A GROUP of female rugby pupils recently attended Borders College as part of a new programme aimed at developing the next generation of Scottish talent in the game.

Run in conjunction with Scottish Rugby, the Developing Player Programme sees female students from six schools in the Borders, and three schools in East Lothian, attend weekly classes, giving recognition and structure to players looking to improve their rugby skills and physical fitness.

Recognising that a female-friendly environment was needed to address issues, the course was set up to provide the group with rugby-related theory and practical drills.

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The class take part in rugby sessions, which focus on the fundamental techniques of the game, while also attending gym sessions to work on strength and conditioning. The theory element sees the pupils look at areas such as performance behaviours and reviews, as well as fitness factors.

As part of the programme, Borders College student Morgan Welsh has been drafted in to help deliver coaching in the rugby and strength and conditioning areas. The HNC sports coaching and development student will work with the group from now until April.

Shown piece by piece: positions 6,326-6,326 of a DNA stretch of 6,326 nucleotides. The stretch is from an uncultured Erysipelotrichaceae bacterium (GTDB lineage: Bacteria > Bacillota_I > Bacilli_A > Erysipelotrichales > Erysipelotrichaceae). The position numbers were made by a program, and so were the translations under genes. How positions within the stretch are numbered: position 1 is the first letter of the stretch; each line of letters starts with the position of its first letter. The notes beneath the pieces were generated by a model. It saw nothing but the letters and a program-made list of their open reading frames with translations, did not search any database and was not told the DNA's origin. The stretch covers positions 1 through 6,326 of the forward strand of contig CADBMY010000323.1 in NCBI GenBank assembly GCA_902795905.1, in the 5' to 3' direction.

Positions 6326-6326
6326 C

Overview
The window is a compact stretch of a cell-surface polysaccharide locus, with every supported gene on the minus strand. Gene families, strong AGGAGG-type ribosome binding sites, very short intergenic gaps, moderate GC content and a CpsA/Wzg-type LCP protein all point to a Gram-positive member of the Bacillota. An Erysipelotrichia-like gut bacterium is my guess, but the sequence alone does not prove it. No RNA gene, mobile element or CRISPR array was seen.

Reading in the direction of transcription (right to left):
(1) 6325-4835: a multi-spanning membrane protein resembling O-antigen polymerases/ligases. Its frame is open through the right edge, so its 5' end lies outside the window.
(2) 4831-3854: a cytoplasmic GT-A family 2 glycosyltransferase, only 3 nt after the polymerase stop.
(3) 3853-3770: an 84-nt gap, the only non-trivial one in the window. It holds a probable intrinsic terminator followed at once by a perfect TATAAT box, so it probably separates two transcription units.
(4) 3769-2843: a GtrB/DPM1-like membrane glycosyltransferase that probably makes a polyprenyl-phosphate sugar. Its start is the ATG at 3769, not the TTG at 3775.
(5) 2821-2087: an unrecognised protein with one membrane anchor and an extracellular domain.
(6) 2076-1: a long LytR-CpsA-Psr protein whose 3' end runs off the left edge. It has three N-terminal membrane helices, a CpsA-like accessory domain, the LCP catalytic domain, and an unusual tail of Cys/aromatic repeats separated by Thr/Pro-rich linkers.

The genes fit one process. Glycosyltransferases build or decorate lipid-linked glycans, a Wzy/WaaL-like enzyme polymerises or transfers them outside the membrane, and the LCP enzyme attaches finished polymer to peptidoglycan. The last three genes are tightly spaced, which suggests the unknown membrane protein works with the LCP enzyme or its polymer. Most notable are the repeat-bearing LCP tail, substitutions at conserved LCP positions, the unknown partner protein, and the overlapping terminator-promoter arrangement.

She said: “It’s been a great opportunity getting involved with the programme. I recently undertook a one-year coaching stint with Edinburgh Harlequins and this, along with my studies, has helped me develop my coaching abilities, something I can pass onto the students I’m working with now.”

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Borders College's curriculum learning manager for sport & outdoor activities, Nikki Walker, said: “Eric Jones, who leads the delivery of our rugby development player programme that we deliver here at Borders College in partnership with Scottish Rugby Union, has a real passion for the growth of female rugby union. Eric and Morgan are doing an excellent job in creating more opportunities for females to participate in rugby and ensure we have equality in the sports delivered.”

The programme, which is considered a stepping-stone in identifying future Scottish talent, aims to support identified players in the girls’ and boys’ youth game by providing additional training and playing opportunities to develop core rugby skills, and game understanding for nominated U16 and U18 girls and U15 boys.